A former employee of a Hazard clinic pleaded guilty in a case in which federal authorities are seeking a $23 million judgment against a doctor accused of taking in that much through health care fraud and improper prescribing.
Gregory Hoskins was a physician assistant at Ace Clinique of Medicine, operated by Dr. James Alvin "Ace" Chaney and his wife, Lesa L. Chaney.
Hoskins said in a court document that when Chaney and his wife traveled, they would leave at the clinic prescription sheets which Ace Chaney had signed, but the sheets were otherwise blank.
Hoskins said he and others at the clinic would finish filling out the drug orders for patients while the Chaneys were gone.
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Hoskins said the purpose was to expedite giving prescriptions to the large number of patients at the clinic, which authorities have charged was a pill mill.
It was well-known to Hoskins and others that "a substantial portion of the patient population was not seeking legitimate medical treatment, but rather was addicted to controlled substances or was otherwise diverting the controlled substances for other illegal purposes," according to Hoskins' plea.
Hoskins, who pleaded guilty Thursday, faces up to five years in prison. He is to be sentenced in September.
Plea deals such as the one Hoskins signed often include a requirement to cooperate with authorities, including testifying against others if asked.
Hoskins was first indicted with Chaney and his wife. He was not included in a superseding indictment issued last month against the couple and the clinic.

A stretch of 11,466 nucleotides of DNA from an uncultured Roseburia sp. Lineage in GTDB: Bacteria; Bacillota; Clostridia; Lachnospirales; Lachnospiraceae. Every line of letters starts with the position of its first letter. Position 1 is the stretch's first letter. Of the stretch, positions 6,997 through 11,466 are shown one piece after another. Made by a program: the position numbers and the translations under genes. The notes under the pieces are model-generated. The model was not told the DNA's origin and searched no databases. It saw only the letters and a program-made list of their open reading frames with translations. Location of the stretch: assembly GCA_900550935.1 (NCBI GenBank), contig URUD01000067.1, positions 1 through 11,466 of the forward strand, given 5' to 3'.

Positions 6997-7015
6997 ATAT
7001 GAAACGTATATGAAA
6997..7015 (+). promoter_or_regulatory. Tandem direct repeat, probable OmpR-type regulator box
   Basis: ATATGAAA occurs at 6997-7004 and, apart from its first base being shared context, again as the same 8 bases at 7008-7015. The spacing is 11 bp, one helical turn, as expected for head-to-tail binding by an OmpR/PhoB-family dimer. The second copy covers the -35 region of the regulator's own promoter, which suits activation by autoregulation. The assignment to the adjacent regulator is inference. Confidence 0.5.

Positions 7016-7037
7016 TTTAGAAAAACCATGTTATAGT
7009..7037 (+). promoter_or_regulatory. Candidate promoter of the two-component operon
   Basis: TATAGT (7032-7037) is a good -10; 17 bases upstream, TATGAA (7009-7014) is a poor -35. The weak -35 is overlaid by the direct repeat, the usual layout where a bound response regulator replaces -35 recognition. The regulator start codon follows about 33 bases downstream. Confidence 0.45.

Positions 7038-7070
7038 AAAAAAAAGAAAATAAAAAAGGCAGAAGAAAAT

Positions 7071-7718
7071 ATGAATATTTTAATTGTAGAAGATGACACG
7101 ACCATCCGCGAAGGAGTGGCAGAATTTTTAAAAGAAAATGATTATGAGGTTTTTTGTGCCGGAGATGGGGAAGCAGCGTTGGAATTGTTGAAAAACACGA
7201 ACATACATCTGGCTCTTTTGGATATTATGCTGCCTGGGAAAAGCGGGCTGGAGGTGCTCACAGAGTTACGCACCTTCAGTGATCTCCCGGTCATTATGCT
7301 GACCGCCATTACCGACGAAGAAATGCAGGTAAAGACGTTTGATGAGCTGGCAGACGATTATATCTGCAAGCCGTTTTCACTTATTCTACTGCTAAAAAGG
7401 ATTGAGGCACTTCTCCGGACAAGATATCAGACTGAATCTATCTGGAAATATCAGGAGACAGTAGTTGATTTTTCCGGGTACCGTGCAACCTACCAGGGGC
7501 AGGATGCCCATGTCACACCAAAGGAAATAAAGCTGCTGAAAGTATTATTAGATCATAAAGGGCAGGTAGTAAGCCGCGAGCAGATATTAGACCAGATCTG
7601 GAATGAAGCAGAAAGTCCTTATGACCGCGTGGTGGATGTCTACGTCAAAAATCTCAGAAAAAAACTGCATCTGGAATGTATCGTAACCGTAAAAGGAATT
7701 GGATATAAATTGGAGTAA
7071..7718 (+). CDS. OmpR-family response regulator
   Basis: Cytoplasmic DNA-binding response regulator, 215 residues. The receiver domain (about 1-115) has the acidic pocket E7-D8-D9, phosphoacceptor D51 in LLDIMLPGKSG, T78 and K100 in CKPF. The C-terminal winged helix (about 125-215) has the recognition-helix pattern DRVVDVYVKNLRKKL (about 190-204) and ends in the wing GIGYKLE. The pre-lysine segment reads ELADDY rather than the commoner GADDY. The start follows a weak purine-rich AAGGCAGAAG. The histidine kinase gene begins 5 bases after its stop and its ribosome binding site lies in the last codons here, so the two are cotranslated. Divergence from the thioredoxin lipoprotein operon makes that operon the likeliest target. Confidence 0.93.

That 269-count indictment alleged that between March 2006 and October 2014, Ace and Lesa Chaney and their business conspired to illegally dispense controlled substances.
The indictment included charges that Ace Chaney left signed prescriptions slips for pain pills at the clinic in June 2010 and had unauthorized people issue them while he was gone.
The indictment also alleges in separate counts that Chaney, his wife and the clinic conspired to illegally distribute drugs between November 2010 and October 2014, when state authorities issued an emergency order suspending Chaney's medical license after he was indicted.
The indictment also includes more than 150 counts of alleged health care fraud, as well as money-laundering and other charges.
A grand jury charged that Chaney took part in billing Medicaid and Medicare for tests such as drug screens and MRIs that were not necessary or were performed by unqualified employees, and submitted bills claiming Chaney had seen patients when he hadn't.
The indictment also alleged that Chaney directed employees to change the results of urine drug screens to falsely show that patients were taking drugs as directed, or to hide the fact that patients were using illicit substances.
Many of the health care fraud charges, but not all of them, named Lesa Chaney as well.
The most serious charges carry sentences of up to 20 years.
Chaney and his wife have strongly denied the charges.
Their attorneys said in one court motion that the allegations the couple operated a pill mill were based on rumor and speculation.
"Dr. Chaney stands behind each and every prescription he has written for a patient and behind his billing practices," one of his attorneys, Elizabeth Snow Hughes of Lexington, said Friday.
The indictment against the Chaneys and the clinic, which is closed, includes a forfeiture count under which the government seeks to take away the clinic, their house, several vehicles and an airplane.
It also seeks a judgment of $23.3 million, representing the gross proceeds from 2006 through 2014 of alleged illegal activities.